KENYA – The Kenya Agricultural Research Organization (Kalro) has introduced climate-resistant rice varieties expected to increase yields by maturing within 90 days.
The milestone is a brainchild of a partnership between KALRO, the International Rice Research Institute (IRRI) and the Lake Basin Development Authority (LBDA) to come up with ways of increasing rice production.
Mr Finyange Pole, director at Kalro’s Industrial Crop Research Institute and LBDA managing director Wycliffe Ochiaga launched the new rice varieties and urged farmers to adopt them.
The duo had toured rice fields at Kosfip on Wednesday where they allowed farmers to see the difference between the new and old varieties planted on demonstration fields.
Dubbed 08FAN10 (mkombozi) and CSR 36, the new varieties were introduced in farms under the Kimira Oluch Smallholder Farmer Improvement Project in Homa Bay County.
The Kimira Oluch Smallholder Farm Improvement Project in Homa Bay is an irrigation project that supplies water to more than 1,500 hectares (3,706 acres).
The rice varieties will enable farmers to get better yields while addressing food security in Kenya.
The variety Homa Bay farmers had been planting takes more than 120 days to mature, while the new types mature within 85 to 90 days, saving on the cost of production.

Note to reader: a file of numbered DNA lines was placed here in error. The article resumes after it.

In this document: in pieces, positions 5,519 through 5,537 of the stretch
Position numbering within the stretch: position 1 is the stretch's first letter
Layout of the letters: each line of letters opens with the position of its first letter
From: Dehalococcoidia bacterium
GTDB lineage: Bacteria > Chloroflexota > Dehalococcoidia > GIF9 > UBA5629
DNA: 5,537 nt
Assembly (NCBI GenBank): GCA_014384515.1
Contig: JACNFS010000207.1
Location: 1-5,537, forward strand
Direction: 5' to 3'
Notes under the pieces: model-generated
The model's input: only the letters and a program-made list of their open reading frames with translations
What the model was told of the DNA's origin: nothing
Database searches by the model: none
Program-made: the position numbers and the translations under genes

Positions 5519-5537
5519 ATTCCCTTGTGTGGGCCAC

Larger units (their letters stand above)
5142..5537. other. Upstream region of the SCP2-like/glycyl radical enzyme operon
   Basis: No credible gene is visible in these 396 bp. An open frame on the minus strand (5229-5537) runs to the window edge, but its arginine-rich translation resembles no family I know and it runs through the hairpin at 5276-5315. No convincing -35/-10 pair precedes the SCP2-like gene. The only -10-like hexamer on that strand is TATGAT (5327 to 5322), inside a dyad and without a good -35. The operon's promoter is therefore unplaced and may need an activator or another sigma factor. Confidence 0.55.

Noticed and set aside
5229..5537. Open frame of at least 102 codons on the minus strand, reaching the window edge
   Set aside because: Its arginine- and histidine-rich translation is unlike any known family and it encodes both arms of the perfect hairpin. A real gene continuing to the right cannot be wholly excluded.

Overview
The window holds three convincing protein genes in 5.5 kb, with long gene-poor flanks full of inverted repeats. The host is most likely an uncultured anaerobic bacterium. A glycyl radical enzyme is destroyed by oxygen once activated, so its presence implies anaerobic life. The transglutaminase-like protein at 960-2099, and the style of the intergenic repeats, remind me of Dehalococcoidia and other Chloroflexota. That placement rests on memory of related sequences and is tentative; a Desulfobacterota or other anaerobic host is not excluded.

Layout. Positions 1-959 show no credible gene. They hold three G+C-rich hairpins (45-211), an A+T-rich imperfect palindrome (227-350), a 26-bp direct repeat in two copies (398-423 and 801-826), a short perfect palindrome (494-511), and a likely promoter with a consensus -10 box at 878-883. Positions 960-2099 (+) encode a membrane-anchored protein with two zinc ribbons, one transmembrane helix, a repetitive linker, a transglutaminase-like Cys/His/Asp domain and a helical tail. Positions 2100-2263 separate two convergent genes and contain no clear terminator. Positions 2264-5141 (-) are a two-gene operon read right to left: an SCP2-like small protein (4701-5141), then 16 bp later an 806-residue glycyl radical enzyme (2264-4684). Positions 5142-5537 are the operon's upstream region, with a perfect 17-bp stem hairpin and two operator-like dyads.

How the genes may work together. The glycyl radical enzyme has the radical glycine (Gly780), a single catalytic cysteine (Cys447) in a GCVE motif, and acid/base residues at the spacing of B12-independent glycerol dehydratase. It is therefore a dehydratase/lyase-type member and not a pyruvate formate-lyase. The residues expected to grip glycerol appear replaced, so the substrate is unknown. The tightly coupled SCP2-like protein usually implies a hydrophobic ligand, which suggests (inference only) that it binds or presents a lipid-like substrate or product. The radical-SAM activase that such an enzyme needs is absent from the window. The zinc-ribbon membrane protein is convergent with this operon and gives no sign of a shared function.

Wycliffe Ochiaga, Lake Basin Development Authority managing director said the government is introducing the new varieties, which are climate change resilient to improve the crop production.
He said the country has not been able to produce adequate rice due to poor quality and change of climate.
“The initiatives have been introduced to at least 250 farmers in Homa Bay. They are growing rice in Kimira Oluch, which is one of the mega irrigation schemes in the county,” Ochiaga said.
According to LBDA, Kenyans consume up to 800,000 metric tonnes of rice annually. However, the country produces 200,000 metric tonnes.
The county bets on the project, which covers at least 1500 hectares of land, to transform agriculture and create jobs for residents.
The LBDA has equipment that processes up to four tonnes of rice an hour.
Mr. Pole said that Kalro has, in the past, released other varieties that can do better and are drought and pest-resistant.
He added that the research organizations will later, in June, release two more varieties particularly CSR 36 and 08FAN10, which are early maturing.
“They are among the best varieties. Compared to local varieties, their production is double,” said Mr Pole.